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Scoring success with women’s sport: A lesson to brands from The Euros

By Molly Towers Mode, Account Planning Director, MediaCom

This summer, after 56 years of hurt, football finally came home. Audiences up and down the land were on the edge of their seats as the Lionesses beat the best of Europe to win The UEFA Women’s Euro 2022. The final itself drew a live TV audience of 17.4 million, with a further 5.9 million streaming the action online. To put this into perspective, this was more than the finals of I’m A Celebrity, Britain’s Got Talent and Love Island combined.

Within the stadiums themselves, records continued to be broken. A total of 87,192 spectators witnessed the Lionesses triumph over Germany at Wembley Stadium, breaking the record for the highest attendance at an international men’s or women’s match in Europe, and bringing the total aggregate attendance over the tournament to more than half a million.

The Euros & Brands: A Brief History

Despite the unbridled success of the Women’s Euros – which played out to sell-out crowds from Brighton to Manchester – the sponsorship revenue from the mainline brand partners such as Heineken, Visa, and Volkswagen, was a relatively meagre £2m. This is thought to be around a fifth of that enjoyed by ITV for Love Island through the partnerships it signed, with the likes of eBay, Just Eat, and WKD.

There is no doubt that women’s sport presents a tremendous opportunity for brands. Interest in the women’s game has never been greater, and as broadcaster Gabby Logan said, ‘this is just the beginning’. The Lionesses’ recent friendly with the USA sold out in under 24 hours and broadcasters BBC, ITV, and Sky have all been falling over themselves to secure broadcast rights to matches. Whilst the price of aligning a brand with women’s sport will inevitably rise, brands who get in early and show genuine support will see dividends paid in the long-term as the status of women’s sport continues to grow.

A Strong Community

Not only are the Lionesses sporting heroes, but they are heroes born in the era of social media. Captain Leah Williamson boasts 688,000 followers on Instagram, and player of the tournament Beth Mead 333,000. Whilst these are far less than the men’s team captain Harry Kane’s 13 million, the engagement rate of the Lionesses is far higher. Williamson has a 7% engagement rate with her followers. Ten times that of Kane, and around three times the accepted Instagram engagement benchmark rate of 2.5%.

The engagement level of the players has been instrumental in building a sense of community among fans of women’s sport. Whilst sport has historically attracted tribal passion among fans, research suggests that fans of women’s sport are 21% more likely to believe they have a strong connection with other fans of the same sport than men’s sports fans. This indicates a genuinely differentiated sense of community within women’s sport fanbases that can be explored by brands.

Leading by Example

For these communities, one of the most appealing qualities of women’s sport is the athletes themselves which brands can afford to recognise and understand further. Whilst the antics of sportsmen off the pitch traditionally produce just as many negative headlines as positive, research suggests that sportswomen are seen as role models by the vast majority (85%) of fans according to research from specialist sports marketing agency, The Space Between. This compares to just 63% fans saying the same about sportsmen. In fact, over half of women’s sport fans believe that sportswomen are generally better role models than sportsmen.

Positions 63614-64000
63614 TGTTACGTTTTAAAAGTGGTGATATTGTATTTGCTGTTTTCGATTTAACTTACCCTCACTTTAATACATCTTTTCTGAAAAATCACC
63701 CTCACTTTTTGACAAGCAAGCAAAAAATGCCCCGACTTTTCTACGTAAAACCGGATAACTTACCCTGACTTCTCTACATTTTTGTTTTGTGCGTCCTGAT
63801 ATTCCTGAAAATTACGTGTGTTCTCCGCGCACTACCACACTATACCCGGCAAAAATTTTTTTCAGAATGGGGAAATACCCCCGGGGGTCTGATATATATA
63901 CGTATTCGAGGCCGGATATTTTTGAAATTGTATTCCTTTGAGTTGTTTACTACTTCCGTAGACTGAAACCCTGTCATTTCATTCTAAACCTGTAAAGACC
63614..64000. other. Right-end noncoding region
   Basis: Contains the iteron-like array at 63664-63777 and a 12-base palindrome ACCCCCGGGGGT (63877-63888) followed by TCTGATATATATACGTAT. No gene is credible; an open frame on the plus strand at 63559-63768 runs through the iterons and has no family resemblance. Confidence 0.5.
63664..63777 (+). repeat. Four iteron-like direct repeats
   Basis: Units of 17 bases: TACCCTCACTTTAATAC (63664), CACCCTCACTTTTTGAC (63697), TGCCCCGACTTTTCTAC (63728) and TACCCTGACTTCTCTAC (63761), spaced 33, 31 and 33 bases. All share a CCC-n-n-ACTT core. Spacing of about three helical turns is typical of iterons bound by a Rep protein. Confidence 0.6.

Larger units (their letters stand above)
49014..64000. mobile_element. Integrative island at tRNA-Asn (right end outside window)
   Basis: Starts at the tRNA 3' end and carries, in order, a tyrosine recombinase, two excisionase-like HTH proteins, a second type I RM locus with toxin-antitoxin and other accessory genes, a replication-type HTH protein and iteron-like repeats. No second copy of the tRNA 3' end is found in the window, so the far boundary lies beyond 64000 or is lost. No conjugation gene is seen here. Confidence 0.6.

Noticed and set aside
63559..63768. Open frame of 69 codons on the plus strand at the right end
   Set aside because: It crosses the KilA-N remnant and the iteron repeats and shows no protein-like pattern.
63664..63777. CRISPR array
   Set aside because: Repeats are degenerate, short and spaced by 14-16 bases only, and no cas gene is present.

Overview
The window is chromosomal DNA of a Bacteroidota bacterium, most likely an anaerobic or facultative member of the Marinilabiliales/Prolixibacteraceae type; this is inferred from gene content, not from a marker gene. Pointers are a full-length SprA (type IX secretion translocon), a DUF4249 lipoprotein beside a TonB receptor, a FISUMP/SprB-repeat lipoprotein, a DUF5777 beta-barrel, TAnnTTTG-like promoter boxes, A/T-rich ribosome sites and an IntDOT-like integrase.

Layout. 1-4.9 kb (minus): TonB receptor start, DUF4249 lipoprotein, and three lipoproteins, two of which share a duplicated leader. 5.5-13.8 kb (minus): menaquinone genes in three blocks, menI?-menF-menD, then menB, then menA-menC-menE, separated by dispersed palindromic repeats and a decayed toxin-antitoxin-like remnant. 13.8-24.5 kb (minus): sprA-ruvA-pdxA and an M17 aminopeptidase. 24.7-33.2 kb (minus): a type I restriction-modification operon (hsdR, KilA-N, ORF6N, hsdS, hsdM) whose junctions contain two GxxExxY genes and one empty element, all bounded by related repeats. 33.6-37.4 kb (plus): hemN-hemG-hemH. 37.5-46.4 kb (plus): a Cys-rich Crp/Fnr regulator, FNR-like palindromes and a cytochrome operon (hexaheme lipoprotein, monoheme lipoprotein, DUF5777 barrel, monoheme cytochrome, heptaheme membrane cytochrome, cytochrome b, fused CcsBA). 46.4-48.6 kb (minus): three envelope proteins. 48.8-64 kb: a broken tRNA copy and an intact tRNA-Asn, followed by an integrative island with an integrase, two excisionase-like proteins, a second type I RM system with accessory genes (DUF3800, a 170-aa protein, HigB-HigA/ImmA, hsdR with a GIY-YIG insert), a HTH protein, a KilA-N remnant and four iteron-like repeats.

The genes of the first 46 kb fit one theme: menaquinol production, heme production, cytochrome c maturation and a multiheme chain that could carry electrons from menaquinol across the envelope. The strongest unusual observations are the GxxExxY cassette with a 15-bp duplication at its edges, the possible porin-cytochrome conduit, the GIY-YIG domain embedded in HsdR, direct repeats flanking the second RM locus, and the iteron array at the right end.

This is helping to create a loyalty among fans that is translating to greater brand engagement during games. Over three quarters (76%) of women’s sport fans agree that they notice brands when watching sports events, compared to 44% of men’s sport fans. Further, 74% agree that they notice when a brand uses sports in their advertising, as opposed to just 57% of men’s sport fans.

The difference between brand recall between men’s and women’s sport fans is eye-opening. Only 35% of men’s sport fans admit that they are more likely to recall brands they’ve seen, versus two thirds (65%) of women’s sport fans. Encouragingly, the greater receptivity of women’s sport fans to brands also extends to the propensity to act. So much so, that a quarter (25%) more women’s sport fans than men’s say they are likely to purchase from a brand that sponsors their favourite sport.

The Road to Glory is Long-Term

There is no doubt that brands can win big right now by aligning themselves with women’s sport. The success of the UEFA Women’s Euro is expected to become a springboard for success for the female side of the sports industry in 2023 and beyond.

However, a word of caution. Whilst many brands are striving to get in on the action in an attempt to reach these super-engaged brand-loyal sports fans, to do so effectively they need to go all in. Consumers are adept at spotting brands that are simply applying lip service to an emerging trend. Supporting the long-term growth of women’s sports and role models will be how brands win in this space.

The following members of MediaCom’s UK Inclusive Planning team members contributed to this article:

Kelly-Star Baker, Associate Planning Director

Alex Sayliss, Associate Director

Tatenda Nyamande, Account Executive

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